Fraud is an ugly reality of the modern world. Nobody wants to contemplate the possibility that a trusted close associate, a colleague — perhaps even a friend or relative — is betraying our trust.

Nonetheless, it has happened. Hopefully, it will never happen to you, but it never hurts to stay vigilant. 

Signs and Symptoms

An employee or vendor may be driven to pilfer by any number of life circumstances.

He or she may be sick, or suffer financial distress. Their spouse might be unemployed, or they might have trouble paying for a relative’s medical care. They could have rung up massive credit card debt. He or she may have a gambling habit or a drug habit.

There are many life circumstances that could account for such behavior, some of them quite humanly understandable.

If you happen to have such background knowledge regarding your bookkeeper, or even if you don’t, keep an eye out. If their behavior suddenly changes, they may be entering a period of life crisis.

Watch for signs that he or she is unhappy or distracted.

Are they working long hours or coming in at unusual times? Are they unusually controlling of the books they manage? It’s probably nothing, but it never hurts to stay on the qui vive.

Another obvious sign is books that repeatedly fail to add up. A few mistakes here and there are only human, but if books never seem to quite balance on a particular bookkeeper’s watch, incompetence is the least terrible explanation.

No need to jump to conclusions, of course. There may be an error in your processes or a problem with a vendor or a computer issue. Look into all the possibilities before you start asking hard questions.

Another sign that something may be wrong is a sudden drop in revenue.

Of course, this could just be the product of a recession, a seasonal change, or the rapid encroachment of a competitor. It could be, again, some problem with your company’s processes, a software glitch, or maybe you yourself made a mistake.

We all make mistakes! But run through the possibilities and eliminate what is impossible to reveal what is true.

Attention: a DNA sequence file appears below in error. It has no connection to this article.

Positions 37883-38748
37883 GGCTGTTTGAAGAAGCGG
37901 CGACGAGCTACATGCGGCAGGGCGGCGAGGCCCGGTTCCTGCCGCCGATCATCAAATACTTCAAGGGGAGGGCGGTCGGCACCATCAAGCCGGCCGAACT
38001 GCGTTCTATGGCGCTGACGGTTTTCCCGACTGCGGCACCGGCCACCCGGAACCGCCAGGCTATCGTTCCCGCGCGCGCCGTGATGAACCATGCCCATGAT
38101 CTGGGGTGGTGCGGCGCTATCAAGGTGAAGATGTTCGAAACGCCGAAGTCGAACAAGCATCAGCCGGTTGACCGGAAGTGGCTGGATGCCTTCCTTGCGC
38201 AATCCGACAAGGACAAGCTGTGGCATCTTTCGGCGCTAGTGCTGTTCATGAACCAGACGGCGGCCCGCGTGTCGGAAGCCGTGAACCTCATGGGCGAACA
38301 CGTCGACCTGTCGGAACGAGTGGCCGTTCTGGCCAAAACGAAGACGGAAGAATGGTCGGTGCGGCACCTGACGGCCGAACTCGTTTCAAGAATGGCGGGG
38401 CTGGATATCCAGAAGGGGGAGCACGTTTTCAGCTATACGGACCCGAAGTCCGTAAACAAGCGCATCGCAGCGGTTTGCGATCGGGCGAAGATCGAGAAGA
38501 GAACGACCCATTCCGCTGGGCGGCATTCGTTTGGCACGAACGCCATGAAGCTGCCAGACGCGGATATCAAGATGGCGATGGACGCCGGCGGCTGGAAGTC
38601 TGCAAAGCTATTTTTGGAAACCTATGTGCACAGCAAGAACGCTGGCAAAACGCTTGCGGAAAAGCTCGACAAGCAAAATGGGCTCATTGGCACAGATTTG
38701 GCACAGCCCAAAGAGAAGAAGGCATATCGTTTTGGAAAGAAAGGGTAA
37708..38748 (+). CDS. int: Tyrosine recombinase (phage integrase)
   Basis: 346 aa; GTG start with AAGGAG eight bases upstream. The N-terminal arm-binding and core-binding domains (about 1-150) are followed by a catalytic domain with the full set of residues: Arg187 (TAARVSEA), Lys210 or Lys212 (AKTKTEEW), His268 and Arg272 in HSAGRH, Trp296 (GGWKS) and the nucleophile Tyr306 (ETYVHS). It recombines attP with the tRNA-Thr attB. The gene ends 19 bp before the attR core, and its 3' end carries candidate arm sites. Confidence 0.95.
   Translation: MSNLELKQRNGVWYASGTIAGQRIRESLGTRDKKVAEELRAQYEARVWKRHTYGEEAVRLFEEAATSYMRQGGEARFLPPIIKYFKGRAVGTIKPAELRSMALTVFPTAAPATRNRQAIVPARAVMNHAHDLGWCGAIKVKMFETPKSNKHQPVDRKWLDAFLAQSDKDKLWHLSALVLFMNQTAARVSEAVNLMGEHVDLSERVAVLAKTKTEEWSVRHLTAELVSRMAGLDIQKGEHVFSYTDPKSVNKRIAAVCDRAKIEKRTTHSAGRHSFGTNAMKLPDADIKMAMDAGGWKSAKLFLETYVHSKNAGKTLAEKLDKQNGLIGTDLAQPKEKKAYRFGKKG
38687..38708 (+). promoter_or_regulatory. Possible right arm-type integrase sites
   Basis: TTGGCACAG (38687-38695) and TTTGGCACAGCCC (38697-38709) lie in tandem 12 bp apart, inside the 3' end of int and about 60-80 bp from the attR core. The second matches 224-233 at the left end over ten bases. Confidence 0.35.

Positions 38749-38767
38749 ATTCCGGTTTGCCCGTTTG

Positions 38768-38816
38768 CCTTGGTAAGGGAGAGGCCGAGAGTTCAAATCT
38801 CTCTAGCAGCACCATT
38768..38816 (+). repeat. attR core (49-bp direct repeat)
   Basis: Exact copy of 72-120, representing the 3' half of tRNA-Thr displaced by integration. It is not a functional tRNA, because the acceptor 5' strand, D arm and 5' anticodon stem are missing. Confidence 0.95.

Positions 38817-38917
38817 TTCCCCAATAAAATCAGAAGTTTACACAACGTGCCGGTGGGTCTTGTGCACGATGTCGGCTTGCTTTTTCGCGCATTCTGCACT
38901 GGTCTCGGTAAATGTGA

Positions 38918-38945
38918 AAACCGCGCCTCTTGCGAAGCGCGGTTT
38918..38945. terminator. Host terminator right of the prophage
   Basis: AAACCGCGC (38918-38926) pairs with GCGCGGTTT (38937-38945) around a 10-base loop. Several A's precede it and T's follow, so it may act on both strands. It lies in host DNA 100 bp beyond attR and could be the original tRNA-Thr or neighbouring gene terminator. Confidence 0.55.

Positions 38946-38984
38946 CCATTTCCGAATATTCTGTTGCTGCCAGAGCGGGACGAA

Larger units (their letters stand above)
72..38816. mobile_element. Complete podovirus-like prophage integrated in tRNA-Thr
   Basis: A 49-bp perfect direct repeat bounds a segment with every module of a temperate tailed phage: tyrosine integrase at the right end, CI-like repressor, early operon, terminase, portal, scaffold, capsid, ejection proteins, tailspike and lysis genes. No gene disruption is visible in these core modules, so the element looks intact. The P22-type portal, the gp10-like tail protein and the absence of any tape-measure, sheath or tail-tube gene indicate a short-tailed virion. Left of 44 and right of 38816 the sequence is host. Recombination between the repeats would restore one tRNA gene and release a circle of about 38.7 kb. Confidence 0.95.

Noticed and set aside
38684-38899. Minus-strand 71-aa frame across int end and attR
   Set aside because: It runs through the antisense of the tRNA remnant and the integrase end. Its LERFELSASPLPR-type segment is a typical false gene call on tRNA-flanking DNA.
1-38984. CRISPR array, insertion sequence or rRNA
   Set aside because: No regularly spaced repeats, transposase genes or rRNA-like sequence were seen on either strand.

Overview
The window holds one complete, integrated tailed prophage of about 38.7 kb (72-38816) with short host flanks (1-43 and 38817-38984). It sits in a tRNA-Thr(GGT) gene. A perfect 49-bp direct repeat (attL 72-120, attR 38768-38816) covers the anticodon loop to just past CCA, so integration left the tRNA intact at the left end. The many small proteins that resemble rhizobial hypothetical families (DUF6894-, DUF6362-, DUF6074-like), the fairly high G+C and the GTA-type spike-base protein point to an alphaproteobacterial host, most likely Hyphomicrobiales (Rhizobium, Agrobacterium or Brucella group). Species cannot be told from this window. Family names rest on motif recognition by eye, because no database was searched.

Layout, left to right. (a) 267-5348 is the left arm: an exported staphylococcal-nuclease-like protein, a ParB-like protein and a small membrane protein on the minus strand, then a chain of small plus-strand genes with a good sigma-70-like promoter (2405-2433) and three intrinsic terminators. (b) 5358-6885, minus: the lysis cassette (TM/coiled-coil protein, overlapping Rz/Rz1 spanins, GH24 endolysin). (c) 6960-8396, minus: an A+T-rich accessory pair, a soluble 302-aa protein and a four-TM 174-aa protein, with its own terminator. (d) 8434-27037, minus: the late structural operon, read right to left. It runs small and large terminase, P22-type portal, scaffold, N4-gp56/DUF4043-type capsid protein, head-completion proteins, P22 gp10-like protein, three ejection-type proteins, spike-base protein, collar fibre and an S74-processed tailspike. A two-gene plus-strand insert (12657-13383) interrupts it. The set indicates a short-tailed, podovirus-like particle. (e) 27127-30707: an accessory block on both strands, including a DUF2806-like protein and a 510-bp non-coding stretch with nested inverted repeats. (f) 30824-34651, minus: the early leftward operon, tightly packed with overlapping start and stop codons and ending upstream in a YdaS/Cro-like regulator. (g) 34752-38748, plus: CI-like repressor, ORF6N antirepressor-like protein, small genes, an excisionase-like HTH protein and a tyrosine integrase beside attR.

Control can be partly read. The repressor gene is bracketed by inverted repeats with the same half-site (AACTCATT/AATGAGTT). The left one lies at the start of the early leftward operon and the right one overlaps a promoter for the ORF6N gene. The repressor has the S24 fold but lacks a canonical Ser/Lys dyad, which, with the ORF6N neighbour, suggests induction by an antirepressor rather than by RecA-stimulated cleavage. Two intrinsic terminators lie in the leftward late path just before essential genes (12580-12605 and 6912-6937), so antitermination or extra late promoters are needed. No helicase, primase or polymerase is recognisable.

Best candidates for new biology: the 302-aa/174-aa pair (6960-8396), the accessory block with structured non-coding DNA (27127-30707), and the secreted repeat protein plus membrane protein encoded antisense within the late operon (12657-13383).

Steps to Mitigate Risk

Setting up a reliable system of internal controls is the best way to mitigate the risk of fraud.

This fundamentally means separating duties so that, for example, the person who records bills is not the same person in charge of paying them.

The employee who collects revenue from the clients should not be the one who deposits them in the bank. And the person reconciling bank statements should certainly never be the one who is writing the checks!

A robust system of checks and balances can greatly reduce the risk of fraud. Of course, it is possible that more than one employee will collude. But the risk here is much lower.

It’s far less likely that two employees are both having financial and personal problems that might make them want to risk the consequences of theft, far less likely that both are ethically impaired. And if, by some chance, they did collude, the possibility that they would get caught goes up, since they might turn on each other and since any communication they have on the subject might be intercepted.

Good retail accounting software also greatly mitigates the possibility of fraud. They’re usually inexpensive and reliable.

Most of them have compliance and security functions built in. They just need to be properly set up and maintained. Limit authorized access to only those who need it. Especially limit administrator rights to high-ranking personnel who really need them. And have a password policy to ensure that credentials are secure and confidential.

You can use software to accord employees access rights commensurate with their respective roles.

You can restrict their access to records outside of their particular job function, and make certain kinds of transactions subject to administrator approval. (It would help things greatly if you yourself are the administrator!)

Outsourcing your bookkeeping and accounting functions to a reputable provider is yet another way to reduce the risk of fraud.

Large bookkeeping companies have reputations to maintain, compliance and legal obligations to abide by, and a customer base to satisfy. They typically have internal controls and a large number of employees with distinct job roles. Outsourcing is also a good way to cut costs.